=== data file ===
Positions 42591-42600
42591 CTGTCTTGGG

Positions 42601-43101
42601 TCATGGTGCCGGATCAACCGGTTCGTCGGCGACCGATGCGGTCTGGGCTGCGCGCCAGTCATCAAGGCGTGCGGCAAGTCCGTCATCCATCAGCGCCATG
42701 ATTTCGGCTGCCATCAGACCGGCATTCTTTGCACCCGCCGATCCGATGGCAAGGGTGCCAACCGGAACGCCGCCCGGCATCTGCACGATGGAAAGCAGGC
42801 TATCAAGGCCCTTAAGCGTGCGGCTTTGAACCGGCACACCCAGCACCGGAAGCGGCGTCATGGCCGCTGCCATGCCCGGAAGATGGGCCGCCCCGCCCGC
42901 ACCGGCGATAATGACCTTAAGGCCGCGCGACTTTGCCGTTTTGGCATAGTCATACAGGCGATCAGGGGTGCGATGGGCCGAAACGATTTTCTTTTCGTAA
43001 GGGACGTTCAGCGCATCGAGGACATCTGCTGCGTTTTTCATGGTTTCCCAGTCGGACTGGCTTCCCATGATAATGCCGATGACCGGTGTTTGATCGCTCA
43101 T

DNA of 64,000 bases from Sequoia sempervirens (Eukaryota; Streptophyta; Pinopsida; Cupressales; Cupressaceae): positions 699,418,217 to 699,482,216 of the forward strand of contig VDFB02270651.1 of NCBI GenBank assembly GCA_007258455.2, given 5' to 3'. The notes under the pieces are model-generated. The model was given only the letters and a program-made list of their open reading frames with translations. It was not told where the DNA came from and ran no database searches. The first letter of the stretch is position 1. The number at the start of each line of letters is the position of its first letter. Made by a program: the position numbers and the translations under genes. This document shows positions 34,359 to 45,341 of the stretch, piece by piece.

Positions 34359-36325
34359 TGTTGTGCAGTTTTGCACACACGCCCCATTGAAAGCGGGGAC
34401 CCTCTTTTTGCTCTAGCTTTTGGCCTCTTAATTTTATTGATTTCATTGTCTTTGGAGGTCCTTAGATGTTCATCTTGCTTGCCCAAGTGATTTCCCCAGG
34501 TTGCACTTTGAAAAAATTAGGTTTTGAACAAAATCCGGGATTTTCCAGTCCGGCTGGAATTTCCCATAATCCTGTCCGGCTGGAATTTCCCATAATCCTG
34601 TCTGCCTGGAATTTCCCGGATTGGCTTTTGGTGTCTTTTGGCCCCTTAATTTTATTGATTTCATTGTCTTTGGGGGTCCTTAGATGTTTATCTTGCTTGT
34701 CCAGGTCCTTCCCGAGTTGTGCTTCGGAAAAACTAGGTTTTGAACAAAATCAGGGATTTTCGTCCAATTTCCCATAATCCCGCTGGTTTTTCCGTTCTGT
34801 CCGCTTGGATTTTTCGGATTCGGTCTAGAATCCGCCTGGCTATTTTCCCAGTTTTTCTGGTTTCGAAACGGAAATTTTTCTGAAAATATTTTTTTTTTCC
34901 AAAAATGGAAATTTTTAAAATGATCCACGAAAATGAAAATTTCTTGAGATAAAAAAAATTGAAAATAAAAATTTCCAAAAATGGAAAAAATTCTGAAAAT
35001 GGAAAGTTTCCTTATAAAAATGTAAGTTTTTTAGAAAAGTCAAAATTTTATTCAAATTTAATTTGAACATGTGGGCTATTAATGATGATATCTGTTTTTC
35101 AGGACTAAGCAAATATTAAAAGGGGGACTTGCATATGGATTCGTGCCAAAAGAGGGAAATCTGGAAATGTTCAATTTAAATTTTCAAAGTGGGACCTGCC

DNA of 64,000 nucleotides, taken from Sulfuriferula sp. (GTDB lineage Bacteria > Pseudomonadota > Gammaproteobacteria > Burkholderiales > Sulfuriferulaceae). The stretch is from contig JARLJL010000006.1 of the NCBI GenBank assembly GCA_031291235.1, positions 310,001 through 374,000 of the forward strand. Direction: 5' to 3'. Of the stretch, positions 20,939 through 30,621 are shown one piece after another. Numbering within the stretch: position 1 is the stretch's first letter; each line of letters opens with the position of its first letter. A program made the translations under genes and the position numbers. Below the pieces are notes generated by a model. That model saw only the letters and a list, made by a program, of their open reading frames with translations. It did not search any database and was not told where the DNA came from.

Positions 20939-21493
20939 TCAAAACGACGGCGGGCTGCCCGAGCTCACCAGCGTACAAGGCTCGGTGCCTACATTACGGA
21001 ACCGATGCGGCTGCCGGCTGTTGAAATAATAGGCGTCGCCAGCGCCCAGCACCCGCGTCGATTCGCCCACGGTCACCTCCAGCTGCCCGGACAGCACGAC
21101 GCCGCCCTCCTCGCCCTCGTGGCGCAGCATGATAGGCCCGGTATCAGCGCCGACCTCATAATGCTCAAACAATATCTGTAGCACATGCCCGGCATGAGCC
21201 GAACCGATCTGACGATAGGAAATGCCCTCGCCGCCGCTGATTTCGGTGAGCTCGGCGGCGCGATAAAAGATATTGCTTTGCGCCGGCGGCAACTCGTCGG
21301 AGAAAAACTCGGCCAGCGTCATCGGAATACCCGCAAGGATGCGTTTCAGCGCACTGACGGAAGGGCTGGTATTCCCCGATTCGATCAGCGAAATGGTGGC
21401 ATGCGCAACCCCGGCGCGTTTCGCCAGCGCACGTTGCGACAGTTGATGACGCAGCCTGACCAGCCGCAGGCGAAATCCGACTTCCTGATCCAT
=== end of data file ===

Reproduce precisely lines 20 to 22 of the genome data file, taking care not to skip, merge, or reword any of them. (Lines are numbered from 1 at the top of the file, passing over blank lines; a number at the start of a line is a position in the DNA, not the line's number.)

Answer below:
35101 AGGACTAAGCAAATATTAAAAGGGGGACTTGCATATGGATTCGTGCCAAAAGAGGGAAATCTGGAAATGTTCAATTTAAATTTTCAAAGTGGGACCTGCC

DNA of 64,000 nucleotides, taken from Sulfuriferula sp. (GTDB lineage Bacteria > Pseudomonadota > Gammaproteobacteria > Burkholderiales > Sulfuriferulaceae). The stretch is from contig JARLJL010000006.1 of the NCBI GenBank assembly GCA_031291235.1, positions 310,001 through 374,000 of the forward strand. Direction: 5' to 3'. Of the stretch, positions 20,939 through 30,621 are shown one piece after another. Numbering within the stretch: position 1 is the stretch's first letter; each line of letters opens with the position of its first letter. A program made the translations under genes and the position numbers. Below the pieces are notes generated by a model. That model saw only the letters and a list, made by a program, of their open reading frames with translations. It did not search any database and was not told where the DNA came from.

Positions 20939-21493